With the spring sports season tangled up by the statewide COVID-19 shelter-in-place order, local coaches are staying connected to their squads the only way possible: through the virtual world.
“I try to send them something every day to say, ‘Hey, I’m here for you,’” said Janet Hannigan, head coach of the Heritage boys’ volleyball team. “‘Here is a workout idea or video or link to a Twitter page.’”
Spring athletic contests and then in-person contact among teams ground to a halt earlier this month amid the escalating pandemic, and it’s unclear what lies ahead.
The California Interscholastic Federation (CIF), the state’s high school sports governing body, has put off a ruling on the season’s future until at least April 3, pending further advice from local, state and federal government agencies.
The sports landscape grew even more ruffled in recent days, as California Governor Gavin Newsom issued a March 20 statewide shelter-in-place order with no designated end date.
About the only constant in this ever-evolving whirlwind of recent change is coaches’ use of virtual tools to connect with their teams.
But even that is anything but normal, as coaches try to keep their squads in shape and their emotional well-being in check during these uncertain times.
“We sent everyone a home workout, and knowing my players the way I do, they are all scared and champing at the bit,” said Heritage baseball coach Kevin Brannan. “So I feel it’s important to send an occasional text or email, just keeping their spirits up as best we can under the circumstances.”
Amid the uncertainty, coaches are getting even more creative than usual to reach their athletes.
Heritage football and golf coach Dave Fogelstrom took to Twitter, promising players the opportunity to win an In-N-Out Burger gift card if they post photos of themselves working out, and Liberty golf coach Curtis Cunningham used his cell phone to record an uplifting message to his school’s athletes.
“Nobody has seen anything like this, that I can remember,” he said. “You guys, just remember to take it seriously; get your workouts in at home as much as you can, use YouTube, whatever technology you have; stay in shape. Just understand this is bigger than our sports seasons; it’s bigger than our school year.”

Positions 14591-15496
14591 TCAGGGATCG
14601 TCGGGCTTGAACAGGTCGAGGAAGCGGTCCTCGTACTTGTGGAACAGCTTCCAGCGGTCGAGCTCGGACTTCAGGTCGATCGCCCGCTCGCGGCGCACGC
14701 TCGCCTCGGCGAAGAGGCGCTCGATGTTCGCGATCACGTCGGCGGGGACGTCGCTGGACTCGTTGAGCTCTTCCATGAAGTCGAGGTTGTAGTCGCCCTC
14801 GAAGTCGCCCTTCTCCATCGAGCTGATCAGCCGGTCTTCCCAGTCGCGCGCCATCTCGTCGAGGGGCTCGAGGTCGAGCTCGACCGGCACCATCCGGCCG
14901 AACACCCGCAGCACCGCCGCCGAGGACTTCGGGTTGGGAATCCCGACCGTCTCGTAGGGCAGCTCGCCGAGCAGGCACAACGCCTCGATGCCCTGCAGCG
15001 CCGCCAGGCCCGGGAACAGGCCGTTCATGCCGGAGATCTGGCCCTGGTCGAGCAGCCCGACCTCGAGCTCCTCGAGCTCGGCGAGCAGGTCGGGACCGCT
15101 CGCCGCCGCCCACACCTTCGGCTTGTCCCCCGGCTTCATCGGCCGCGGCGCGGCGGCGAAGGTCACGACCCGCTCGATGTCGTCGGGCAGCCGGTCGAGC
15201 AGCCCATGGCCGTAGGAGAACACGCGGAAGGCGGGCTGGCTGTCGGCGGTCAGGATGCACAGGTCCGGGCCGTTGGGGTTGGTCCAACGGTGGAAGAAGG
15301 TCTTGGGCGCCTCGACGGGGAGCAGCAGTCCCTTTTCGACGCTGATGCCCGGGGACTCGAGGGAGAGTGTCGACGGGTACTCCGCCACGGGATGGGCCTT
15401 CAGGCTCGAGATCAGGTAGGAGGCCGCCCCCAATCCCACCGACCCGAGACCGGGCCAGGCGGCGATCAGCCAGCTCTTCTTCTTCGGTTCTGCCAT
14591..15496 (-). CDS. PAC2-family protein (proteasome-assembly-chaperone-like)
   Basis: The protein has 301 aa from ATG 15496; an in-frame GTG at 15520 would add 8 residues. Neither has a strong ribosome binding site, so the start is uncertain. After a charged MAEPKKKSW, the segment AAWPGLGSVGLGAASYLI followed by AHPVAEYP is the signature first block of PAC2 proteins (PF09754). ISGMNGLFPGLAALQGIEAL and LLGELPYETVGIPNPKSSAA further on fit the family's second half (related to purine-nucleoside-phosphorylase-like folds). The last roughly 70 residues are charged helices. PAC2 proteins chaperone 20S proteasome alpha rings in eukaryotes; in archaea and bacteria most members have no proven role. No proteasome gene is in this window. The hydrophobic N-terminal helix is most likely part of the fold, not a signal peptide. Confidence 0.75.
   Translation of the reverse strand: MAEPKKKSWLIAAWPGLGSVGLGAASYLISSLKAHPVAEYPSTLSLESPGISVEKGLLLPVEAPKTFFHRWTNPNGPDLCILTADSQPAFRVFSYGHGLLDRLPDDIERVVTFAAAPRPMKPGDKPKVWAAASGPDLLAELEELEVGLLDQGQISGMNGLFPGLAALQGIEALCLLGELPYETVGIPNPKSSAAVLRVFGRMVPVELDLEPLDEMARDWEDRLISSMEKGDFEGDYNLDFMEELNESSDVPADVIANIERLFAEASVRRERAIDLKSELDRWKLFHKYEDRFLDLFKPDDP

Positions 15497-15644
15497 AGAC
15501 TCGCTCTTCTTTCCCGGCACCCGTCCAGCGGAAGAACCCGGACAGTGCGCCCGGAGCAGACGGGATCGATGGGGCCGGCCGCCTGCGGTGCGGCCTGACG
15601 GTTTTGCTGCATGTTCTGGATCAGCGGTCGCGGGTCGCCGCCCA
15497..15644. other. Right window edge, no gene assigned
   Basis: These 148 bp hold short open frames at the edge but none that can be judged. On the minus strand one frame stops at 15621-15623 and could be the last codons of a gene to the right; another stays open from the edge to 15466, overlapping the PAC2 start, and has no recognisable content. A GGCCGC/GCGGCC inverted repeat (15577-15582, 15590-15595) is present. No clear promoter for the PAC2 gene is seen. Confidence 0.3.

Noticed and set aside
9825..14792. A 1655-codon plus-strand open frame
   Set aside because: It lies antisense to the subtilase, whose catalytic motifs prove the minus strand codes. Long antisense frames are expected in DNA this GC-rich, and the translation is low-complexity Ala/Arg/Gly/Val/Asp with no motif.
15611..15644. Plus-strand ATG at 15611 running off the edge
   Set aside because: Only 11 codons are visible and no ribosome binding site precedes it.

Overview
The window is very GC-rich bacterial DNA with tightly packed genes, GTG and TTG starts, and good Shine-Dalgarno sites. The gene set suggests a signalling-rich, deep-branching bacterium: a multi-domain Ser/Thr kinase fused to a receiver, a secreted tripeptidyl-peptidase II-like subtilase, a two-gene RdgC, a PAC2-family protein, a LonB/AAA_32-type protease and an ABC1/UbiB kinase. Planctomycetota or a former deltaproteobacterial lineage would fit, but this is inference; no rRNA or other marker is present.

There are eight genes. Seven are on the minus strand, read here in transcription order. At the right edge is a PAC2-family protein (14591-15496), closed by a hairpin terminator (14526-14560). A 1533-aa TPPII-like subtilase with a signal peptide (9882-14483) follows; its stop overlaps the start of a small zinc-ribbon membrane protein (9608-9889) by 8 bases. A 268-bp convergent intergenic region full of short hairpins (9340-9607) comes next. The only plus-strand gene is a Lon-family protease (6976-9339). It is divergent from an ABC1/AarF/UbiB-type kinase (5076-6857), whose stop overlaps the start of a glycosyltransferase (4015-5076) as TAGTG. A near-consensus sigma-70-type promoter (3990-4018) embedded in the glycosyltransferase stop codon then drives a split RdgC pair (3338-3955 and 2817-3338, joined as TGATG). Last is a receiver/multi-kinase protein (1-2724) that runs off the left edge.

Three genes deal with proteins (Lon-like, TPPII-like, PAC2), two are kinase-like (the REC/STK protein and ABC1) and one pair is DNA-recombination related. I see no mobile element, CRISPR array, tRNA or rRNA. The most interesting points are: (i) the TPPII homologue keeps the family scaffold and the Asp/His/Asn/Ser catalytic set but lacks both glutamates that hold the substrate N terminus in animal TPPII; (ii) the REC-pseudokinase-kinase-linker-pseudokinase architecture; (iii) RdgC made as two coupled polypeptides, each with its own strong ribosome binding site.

As for the athletes, they have responded well.
A peek at Twitter reveals responses to Fogelstrom’s burger challenge to get his kids moving, and a slew of other local athletes working out on their own.
Hannigan also revealed positive results when asked about her squad this week, listing a handful of her athletes’ recent activities, including hiking, biking, running, walking and viewing game and instructional videos.
But inevitably these days, coaching and student-athlete adjustments come with persistent feelings of sadness and uncertainty about this season’s fate.
“Every single tournament director has contacted me and canceled for 2020,” Fogelstrom said. “I feel awful for these guys, especially my seniors. Unlike the (National Collegiate Athletic Association), these kids will not even have a chance at getting a year back.”
Deer Valley boys’ volleyball coach Steve Evans agrees.
“We were having a great season until the virus happened,” he said of his 11-3 squad.
For now, coaches said all their players can do is continue to virtually prepare and hope that someday soon their digital world becomes real again.
“I said to my players today, ‘You have to take this like we are still going to have a season,’” Hannigan said. “‘Let’s think like we are still in season until someone tells us we are not.’”